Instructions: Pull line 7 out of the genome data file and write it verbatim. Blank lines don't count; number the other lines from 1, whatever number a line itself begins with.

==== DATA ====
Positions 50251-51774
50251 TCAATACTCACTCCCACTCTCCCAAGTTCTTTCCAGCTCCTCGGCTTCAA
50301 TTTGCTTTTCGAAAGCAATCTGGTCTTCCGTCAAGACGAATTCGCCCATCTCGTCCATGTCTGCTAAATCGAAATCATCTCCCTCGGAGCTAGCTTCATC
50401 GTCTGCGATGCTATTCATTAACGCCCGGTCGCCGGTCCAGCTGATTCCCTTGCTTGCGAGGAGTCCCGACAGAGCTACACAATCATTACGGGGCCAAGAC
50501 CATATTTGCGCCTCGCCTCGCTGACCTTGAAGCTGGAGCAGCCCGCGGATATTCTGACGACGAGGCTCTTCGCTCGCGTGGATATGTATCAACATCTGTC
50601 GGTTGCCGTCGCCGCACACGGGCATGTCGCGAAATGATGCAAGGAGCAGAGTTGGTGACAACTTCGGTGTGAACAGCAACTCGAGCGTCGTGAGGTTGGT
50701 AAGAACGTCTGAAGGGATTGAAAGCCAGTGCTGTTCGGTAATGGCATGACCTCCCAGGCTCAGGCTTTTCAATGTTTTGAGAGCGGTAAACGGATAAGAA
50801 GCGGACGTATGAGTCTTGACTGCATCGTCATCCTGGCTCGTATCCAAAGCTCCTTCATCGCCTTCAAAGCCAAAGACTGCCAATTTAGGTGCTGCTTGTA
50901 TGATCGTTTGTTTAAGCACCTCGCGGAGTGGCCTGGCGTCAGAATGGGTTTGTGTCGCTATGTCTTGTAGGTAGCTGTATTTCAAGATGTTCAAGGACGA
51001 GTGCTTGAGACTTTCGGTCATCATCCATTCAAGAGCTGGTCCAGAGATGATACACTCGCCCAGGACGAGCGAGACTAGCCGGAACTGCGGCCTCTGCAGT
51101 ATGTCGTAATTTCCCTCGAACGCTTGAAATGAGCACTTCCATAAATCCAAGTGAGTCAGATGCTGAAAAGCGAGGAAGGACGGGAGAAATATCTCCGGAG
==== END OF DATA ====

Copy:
50701 AAGAACGTCTGAAGGGATTGAAAGCCAGTGCTGTTCGGTAATGGCATGACCTCCCAGGCTCAGGCTTTTCAATGTTTTGAGAGCGGTAAACGGATAAGAA